A coalition of 27 environmental and civil rights groups has petitioned the U.S. EPA to take away Ohio’s authority to regulate oil and gas waste disposal wells. The groups, which includes the Sierra Club, Buckeye Environmental Network, Ohio NAACP chapters, and Ohio Poor People’s Campaign, claim that the state’s failure to take enforcement action against companies that violate regulations is endangering drinking water sources and disproportionately burdening low-income Appalachian communities.
What is primacy?
In 1983, the U.S. EPA granted the Ohio Department of Natural Resources (ODNR) primary enforcement authority, known as primacy. This gave ODNR oversight over the state’s Class II injection well program, which is part of the Safe Water Drinking Act. Class II wells are deep underground, where waste from the oil and gas industry is disposed. In some states, like Pennsylvania, EPA largely regulates these wells. “A lot has changed since then ,” said Earthjustice attorney Megan Hunter, whose name appears on the petition.
She’s talking about the rise of unconventional gas development, called fracking, in Ohio, and with it, the “enormous increase in the amount of oil and gas waste,” Hunter said at a press conference. “Operators currently produce billions of tons of waste annually, and much of this waste ends up in Class II wells in Ohio.”
“The waste injected into these wells is radioactive and contains toxic levels of various organic and inorganic pollutants, including PFAS, also known as forever chemicals,” she continued. “As this petition lays out, Ohio’s program has failed to safely manage this huge influx of waste.”
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The petition describes how the state’s Class II program contains numerous technical deficiencies, like over-pressurization of waste as it is pumped underground, and failure to locate migration pathways, require information on the local geology, and require characterization of the waste that is being injected, which has led to what the petition calls “serious” consequences.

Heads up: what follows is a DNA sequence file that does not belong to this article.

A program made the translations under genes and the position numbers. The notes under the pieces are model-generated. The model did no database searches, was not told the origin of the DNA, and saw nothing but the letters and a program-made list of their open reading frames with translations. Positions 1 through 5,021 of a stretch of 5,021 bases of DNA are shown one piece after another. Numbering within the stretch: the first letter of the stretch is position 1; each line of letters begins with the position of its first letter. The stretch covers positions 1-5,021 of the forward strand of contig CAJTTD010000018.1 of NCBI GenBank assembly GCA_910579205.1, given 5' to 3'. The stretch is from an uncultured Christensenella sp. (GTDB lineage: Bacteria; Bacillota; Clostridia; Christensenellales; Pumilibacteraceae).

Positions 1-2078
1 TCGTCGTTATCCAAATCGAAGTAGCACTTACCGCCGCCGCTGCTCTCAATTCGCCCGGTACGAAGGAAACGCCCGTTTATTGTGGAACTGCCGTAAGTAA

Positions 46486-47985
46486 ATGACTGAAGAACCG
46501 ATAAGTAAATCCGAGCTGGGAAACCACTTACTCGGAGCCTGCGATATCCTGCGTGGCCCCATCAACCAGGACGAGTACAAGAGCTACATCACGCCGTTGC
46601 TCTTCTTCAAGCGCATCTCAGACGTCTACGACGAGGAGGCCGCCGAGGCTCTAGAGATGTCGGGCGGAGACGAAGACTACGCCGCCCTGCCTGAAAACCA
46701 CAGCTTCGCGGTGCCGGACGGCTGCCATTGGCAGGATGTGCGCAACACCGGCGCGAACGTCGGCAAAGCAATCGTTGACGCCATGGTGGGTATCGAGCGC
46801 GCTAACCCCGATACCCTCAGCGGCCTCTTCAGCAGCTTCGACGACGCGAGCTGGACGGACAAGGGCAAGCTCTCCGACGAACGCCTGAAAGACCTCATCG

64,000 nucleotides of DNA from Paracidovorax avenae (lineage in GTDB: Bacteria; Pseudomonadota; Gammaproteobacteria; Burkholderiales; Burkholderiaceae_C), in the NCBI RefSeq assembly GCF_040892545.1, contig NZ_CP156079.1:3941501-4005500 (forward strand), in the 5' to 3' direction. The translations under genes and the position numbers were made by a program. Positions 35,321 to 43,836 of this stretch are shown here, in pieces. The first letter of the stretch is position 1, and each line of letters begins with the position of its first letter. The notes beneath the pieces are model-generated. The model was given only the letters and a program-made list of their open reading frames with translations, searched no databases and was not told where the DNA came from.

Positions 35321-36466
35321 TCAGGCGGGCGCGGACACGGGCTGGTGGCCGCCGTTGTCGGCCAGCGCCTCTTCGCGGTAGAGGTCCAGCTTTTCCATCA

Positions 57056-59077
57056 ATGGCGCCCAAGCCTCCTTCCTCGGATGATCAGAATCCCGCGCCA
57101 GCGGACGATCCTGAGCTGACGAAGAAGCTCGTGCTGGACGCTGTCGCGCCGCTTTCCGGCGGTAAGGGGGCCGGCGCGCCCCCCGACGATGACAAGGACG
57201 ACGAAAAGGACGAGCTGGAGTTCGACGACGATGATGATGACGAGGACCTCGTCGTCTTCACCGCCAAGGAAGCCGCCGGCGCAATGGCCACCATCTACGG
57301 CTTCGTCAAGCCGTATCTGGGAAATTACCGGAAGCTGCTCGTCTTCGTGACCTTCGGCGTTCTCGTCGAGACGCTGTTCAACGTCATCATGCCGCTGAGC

“These consequences include oil and gas waste making its way to the surface miles away from injection well sites, polluting the environment, and endangering underground sources of drinking water,” Hunter said.
The petition describes how ODNR fails to enforce violations of the program, explaining that the agency lacks tools, “such as unilateral penalty authority, that are necessary to bring violators into compliance,” said another Earthjustice attorney, James Yskamp.
When ODNR attempts to issue penalties, it seeks them through the Attorney General’s office, “a cumbersome process that cannot timely address most violations at Class II wells,” according to the petition, and one that “ODNR has used to address problems at Class II disposal wells fewer than six times in the program’s 39‐year history.”
Environmental justice issues
The petition also takes issue with the lack of public involvement in siting Class II wells.
“ODNR fails to implement any environmental justice review in its permitting and other major Class II program decisions,” Yskamp said. “This resulted in the siting of wells primarily in low-income Appalachian communities, without any meaningful involvement of those communities or any effort to address impacts to these communities.”
ODNR holds public hearings and opportunities for public comment when permitting injection wells.
“The problem with the [public] hearing is that even though the public provides input on safety issues and concerns with injection wells, the ODNR director has no discretion. As long as the permit is correctly filled out, their permit gets granted,” said Lenny Eliason, Athens County Commissioner. “So why have a public hearing? Why involve the public in a sham process when you’re not going to do anything about acting on the information that’s provided during that public hearing?”
In an email, the agency defended its Class II program, noting that U.S. EPA has “consistently reaffirmed that Ohio operates an effective regulatory program that meets federal standards and protects public health, safety, and the environment,” according to ODNR spokesperson Stephanie O’Grady. “The Division takes our responsibility to protect Ohio’s groundwater, surface water, and environment seriously, as demonstrated by our rigorous permitting process, regular inspections, and enforcement.”
Responses from Industry and independent expert
“This petition is an ill-advised and unfounded attempt to give greater authority to a distant federal bureaucracy, rather than leave it in the hands of regulators who best understand our state,” said Ohio Oil & Gas Association president Rob Brundrett in a statement.
The program has been “safe and effective,” according to Brundrett. He quotes a 2015 EPA audit of the program that found, ‘Ohio runs a good quality program for Class II wells.’ Brundrett adds, “…the program has only gotten stronger and is more stringent than current federal requirements.”
But injection of wastewater has led to earthquakes and water pollution, according to University of Cincinnati researcher Amy Townsend-Small, who is a professor of Environmental Science. “The demand for injection wells has been so great that, at times, brine haulers have been observed dumping this waste in surface waterways,” she said.
“This is clearly an unsustainable system, and the human and environmental health of eastern Ohio should be prioritized higher than oil and gas industry profits.”